GameCube Index Episode 68: Beach Spikers


SEGA’s AM2 team is primarily known for the technical and developmental achievements they’ve made over the years, which were honed and defined throughout their Virtua series of titles. The Virtua games covered a number of different genres, from fighting to driving to shooting games, and by the time the Nintendo GameCube came around, AM2 was ready to bring their technical chops to arcades in the form of beach volleyball with Beach Spikers.

Originally released in arcades in 2001 and ported to the GameCube in 2002, Beach Strikers was the first realistic beach volleyball game for a home console since TOSE’s Dig & Spike Volleyball was released for the SNES in 1992 (Klonoa Beach Volleyball for the PS1 may have beat it to home market by a couple of months, but I wouldn’t classify that as “realistic”). The title would be quickly followed to market by several more beach volleyball games, and was the beginning of a trend that would last way, way too long: putting the focus of the game on the sex appeal of the characters over the all-around quality of the game. While not as absurdly obvious as future games such as Outlaw Volleyball or Dead or Alive Xtreme Beach Volleyball, Beach Spikers did have marketing where the female models were the focal point. In all honesty, the actual game doesn’t feature any over-the-top sexualization. It’s a beach volleyball game, and what you see is similar to what you’d see during a match on ESPN. Unfortunately, reviews at the time were more than likely filled with tongue-in-cheek comments about the presentation of the female characters, with outlets such as IGN and even TOM from Cartoon Network’s Toonami block focusing on the visuals in certain racy ways. That being said, the visuals are not what left an impression on me, or what I was looking for when diving into Beach Spikers.

The arcade history of the game is obvious when it comes to the controls, which are simplified to two buttons. While this helps keep the action at a fast-pace as intended, it’s a shame that the rest of the buttons on the controller are neglected. Instead of going for even slightly deeper play options, the controls are kept shallow and stayed faithful to the arcade original. Whether or not this is a good thing depends on how deeply you want to dive into beach volleyball, as the minimal button presses mean faster tosses and passes, and spike power is even based on an on-screen meter, which really hammers home the arcade aesthetic.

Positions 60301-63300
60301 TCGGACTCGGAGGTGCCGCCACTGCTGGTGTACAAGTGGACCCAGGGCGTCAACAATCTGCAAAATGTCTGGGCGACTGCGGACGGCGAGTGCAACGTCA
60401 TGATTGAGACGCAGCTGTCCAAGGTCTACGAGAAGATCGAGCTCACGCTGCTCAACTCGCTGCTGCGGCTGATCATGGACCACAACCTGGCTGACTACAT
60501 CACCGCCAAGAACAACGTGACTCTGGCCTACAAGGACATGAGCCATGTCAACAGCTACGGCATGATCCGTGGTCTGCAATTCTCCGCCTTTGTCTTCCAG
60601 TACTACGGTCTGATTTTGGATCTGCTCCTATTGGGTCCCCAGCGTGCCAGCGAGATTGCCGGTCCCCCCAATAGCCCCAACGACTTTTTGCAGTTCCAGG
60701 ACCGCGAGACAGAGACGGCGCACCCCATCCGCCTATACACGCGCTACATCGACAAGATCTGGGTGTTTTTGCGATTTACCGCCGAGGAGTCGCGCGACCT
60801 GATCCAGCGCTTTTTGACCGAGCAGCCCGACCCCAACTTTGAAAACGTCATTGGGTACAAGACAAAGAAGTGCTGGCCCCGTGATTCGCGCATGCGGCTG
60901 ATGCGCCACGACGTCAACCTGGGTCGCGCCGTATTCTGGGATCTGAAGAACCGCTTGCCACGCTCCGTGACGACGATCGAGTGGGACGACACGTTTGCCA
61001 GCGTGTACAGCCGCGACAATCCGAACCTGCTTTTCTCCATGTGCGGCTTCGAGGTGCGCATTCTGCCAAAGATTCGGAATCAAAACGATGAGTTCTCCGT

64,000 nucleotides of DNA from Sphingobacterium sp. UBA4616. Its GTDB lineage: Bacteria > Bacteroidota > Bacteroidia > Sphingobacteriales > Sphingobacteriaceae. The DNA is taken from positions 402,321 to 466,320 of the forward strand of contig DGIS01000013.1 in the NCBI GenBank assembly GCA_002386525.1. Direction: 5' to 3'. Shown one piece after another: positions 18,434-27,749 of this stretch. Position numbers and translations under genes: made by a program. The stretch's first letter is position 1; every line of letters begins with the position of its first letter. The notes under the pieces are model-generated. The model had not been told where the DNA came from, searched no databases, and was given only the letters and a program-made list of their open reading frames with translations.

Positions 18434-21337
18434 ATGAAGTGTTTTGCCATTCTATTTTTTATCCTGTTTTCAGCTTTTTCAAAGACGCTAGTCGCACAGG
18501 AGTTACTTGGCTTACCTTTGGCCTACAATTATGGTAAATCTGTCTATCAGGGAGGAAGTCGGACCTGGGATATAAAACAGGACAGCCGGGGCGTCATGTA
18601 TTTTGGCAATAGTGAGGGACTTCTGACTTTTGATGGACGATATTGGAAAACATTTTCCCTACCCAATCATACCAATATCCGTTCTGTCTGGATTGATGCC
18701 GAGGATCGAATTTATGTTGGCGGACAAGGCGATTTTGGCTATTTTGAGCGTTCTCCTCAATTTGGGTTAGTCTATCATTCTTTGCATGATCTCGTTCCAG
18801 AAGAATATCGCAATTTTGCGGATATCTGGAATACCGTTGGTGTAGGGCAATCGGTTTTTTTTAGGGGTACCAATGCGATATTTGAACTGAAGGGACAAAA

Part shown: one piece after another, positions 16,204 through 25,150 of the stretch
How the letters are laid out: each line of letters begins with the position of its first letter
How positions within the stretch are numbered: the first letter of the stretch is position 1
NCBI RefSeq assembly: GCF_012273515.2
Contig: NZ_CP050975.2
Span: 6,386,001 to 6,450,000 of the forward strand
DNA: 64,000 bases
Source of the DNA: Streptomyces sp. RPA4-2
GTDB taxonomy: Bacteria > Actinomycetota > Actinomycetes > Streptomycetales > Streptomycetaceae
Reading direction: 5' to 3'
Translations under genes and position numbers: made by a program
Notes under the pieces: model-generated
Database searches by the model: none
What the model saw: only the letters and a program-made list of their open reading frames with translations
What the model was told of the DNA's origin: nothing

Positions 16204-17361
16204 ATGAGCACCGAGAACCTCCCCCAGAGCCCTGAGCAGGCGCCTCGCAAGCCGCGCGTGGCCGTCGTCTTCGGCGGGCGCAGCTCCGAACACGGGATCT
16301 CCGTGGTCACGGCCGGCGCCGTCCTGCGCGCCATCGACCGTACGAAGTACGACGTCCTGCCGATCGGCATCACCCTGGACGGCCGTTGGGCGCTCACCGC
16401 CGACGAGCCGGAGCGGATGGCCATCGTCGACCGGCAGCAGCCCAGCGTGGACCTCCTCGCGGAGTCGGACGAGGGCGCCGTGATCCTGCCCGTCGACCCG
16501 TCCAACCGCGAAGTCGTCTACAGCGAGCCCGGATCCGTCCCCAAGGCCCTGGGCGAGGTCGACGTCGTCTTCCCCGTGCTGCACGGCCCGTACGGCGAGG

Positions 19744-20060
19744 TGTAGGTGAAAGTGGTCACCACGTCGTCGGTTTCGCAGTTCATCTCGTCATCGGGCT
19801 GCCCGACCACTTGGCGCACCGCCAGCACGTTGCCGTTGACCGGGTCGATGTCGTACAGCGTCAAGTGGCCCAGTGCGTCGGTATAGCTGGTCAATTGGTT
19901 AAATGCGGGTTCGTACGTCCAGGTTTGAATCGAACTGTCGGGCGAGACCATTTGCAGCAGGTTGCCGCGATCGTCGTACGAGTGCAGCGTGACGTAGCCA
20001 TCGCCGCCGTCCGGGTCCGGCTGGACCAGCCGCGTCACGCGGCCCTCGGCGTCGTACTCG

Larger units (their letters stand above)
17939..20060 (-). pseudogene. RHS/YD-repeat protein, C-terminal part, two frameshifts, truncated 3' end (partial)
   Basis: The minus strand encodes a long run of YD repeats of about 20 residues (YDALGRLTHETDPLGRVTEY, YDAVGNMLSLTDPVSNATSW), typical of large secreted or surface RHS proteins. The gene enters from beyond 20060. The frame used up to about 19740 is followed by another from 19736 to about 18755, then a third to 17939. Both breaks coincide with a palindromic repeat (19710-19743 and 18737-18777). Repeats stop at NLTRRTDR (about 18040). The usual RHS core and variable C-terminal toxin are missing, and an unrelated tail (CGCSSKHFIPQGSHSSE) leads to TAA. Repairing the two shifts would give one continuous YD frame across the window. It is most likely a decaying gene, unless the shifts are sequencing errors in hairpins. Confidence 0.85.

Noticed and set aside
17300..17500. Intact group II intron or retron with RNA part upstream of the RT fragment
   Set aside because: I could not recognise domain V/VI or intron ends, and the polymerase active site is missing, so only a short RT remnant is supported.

There are a couple of game modes to choose from, such as a standard Arcade Mode where players can decide all of the different match rules and select which team they’d like to play as. World Tour is the stand-out way of play, where you customize your own character from the uniform to skin tone to the country you represent, and take the team through an entire league season. World Tour is a tough mode to tackle because of the difficulty curve. Your partner starts out fumbling around the sand, barely able to tap the ball. As you win (and mostly lose) matches, you gain attribute points that you can assign to improve her serve, receive, attack, block, toss, power and response. It takes a while, but your partner slowly gets better and more able, and match wins get more and more frequent.

Beach Spikers, for what it is, is a pretty fun beach volleyball game. Unfortunately, the majority of the single-player campaign is spent being dragged down by your CPU-controlled teammate. SEGA AM2 never made a sequel, so Beach Spikers remained a one-off title instead of a series. It was also the only beach volleyball game to appear in the GameCube catalog, so this is the last time we’ll be diving into the sand.

Did you ever play Beach Spikers? What did you think of it? What did you like or hate about the game?

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About Geoff Girardin

Geoff Girardin is the producer of GCNdex, a weekly series that covers every GameCube game in chronological order. He also helped make two tiny humans, and he eats so much that his wife is worried. You can follow him on Twitter @geoffgirardin, or keep up with his experience with fatherhood on

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